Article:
Illinois law requires both parties to a divorce to make a complete and accurate of their assets and debts. Unhappily, one or both parties to a divorce may attempt to conceal assets from the other party and the court, thereby obtaining a larger share of the marital estate than would otherwise be allowed by the court. Many spouses are able to detect an attempt to hide assets by the other spouse, but occasionally, the method used to conceal marital assets is so clever that it requires the services of a CPA or attorney trained in forensic accounting to ensure that all assets have been discovered.

Tax returns often provide significant clues to whether the other spouse is hiding assets. Deciphering a tax return can be complex. A forensic accountant can help spot clues in the various schedules are attached to Form 1040. Schedule A is a list of the couple’s itemized deductions. Deducting an unexpectedly high level of property taxes may reveal real estate holdings that have not been disclosed. Schedule B is used to report interest and dividends. If the numbers on one or more Schedule B’s differ significantly from information known to one spouse, the difference may signify undisclosed securities or other investments. Schedules C, D and E can also provide useful information.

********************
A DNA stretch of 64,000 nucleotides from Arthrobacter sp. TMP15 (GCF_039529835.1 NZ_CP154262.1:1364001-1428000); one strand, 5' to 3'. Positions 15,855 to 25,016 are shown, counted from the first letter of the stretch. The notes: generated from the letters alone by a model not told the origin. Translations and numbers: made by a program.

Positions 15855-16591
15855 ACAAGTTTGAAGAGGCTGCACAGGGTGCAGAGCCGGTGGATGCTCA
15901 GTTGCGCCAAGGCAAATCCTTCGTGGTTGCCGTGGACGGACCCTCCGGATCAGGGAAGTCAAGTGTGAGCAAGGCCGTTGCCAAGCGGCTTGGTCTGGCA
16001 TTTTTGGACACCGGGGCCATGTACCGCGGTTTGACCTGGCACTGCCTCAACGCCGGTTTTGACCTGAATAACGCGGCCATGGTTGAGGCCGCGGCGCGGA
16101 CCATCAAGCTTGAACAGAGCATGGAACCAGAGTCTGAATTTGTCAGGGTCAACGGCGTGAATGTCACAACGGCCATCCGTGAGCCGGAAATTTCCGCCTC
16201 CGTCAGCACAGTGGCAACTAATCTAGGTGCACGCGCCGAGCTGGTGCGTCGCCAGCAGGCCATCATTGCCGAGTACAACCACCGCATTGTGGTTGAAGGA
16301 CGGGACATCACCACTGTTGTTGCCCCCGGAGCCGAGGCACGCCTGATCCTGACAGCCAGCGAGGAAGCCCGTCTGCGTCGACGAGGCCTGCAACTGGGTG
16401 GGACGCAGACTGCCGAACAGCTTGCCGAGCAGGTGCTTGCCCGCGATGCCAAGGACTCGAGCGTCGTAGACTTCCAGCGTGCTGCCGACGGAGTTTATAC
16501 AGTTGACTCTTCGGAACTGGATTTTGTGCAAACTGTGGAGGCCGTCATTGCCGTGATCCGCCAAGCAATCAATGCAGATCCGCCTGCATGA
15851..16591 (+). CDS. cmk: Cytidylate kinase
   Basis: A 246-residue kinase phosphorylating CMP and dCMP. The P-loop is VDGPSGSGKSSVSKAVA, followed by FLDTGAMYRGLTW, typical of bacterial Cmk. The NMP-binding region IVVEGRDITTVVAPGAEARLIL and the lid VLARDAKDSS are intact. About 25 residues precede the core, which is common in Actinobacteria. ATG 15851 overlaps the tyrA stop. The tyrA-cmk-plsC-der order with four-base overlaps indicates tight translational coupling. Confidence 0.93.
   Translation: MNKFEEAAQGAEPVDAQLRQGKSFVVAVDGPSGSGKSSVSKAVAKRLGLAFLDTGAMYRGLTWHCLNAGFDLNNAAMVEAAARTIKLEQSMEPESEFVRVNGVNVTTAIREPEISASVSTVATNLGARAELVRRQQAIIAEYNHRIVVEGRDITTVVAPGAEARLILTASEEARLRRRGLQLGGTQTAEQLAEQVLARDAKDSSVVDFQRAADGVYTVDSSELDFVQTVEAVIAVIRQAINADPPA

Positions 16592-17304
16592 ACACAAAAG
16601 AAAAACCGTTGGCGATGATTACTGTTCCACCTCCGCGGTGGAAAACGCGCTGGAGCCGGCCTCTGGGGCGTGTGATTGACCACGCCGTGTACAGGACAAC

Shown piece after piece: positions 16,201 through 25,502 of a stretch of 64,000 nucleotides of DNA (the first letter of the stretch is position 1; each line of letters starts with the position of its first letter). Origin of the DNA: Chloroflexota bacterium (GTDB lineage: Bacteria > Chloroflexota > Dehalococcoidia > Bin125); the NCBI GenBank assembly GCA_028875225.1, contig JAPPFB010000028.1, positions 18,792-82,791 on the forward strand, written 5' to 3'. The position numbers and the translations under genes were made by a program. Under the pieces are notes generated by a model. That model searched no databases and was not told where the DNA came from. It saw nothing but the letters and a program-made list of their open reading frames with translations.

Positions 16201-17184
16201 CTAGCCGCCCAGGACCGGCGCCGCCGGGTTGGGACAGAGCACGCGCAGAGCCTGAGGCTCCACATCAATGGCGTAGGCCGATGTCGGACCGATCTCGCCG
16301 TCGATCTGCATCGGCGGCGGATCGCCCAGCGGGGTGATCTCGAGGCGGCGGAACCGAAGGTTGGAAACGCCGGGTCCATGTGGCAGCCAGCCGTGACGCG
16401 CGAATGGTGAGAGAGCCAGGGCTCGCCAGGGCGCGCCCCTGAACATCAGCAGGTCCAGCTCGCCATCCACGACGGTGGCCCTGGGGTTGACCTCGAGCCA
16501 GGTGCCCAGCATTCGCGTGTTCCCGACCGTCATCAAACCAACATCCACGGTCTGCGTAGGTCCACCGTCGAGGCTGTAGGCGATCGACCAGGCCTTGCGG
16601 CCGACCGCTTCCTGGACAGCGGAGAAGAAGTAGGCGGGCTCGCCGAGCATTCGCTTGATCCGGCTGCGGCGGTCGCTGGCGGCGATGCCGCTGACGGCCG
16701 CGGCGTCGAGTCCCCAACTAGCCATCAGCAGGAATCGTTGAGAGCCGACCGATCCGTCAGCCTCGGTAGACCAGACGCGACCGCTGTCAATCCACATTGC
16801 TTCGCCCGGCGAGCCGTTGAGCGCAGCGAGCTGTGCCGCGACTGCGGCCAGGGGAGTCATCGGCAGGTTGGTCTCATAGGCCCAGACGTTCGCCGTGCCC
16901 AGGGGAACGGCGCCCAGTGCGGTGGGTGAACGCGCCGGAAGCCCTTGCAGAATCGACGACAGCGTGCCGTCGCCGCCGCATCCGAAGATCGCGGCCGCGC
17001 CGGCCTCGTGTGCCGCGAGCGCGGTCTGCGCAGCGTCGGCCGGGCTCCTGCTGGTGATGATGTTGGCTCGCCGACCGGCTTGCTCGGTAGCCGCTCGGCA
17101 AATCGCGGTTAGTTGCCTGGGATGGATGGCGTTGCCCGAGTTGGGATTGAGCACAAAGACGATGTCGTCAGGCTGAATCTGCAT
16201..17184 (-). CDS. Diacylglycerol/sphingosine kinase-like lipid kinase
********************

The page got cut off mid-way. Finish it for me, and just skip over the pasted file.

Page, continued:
Some people attempt to hide assets by depositing money in banks in foreign countries. A forensic accountant knows how to find those bank accounts and obtain helpful information from the bank or other financial institution. Documents provided at a mortgage loan closing or real estate purchase closing may likewise reveal information about hidden assets.

A knowledgeable forensic accountant or lawyer will have information on the wide variety of schemes used to hide assets in a contested divorce. A conference with such an expert before the news of the impending divorce is disclosed to the other spouse may be a significant aid in preventing the spouse from hiding even more assets.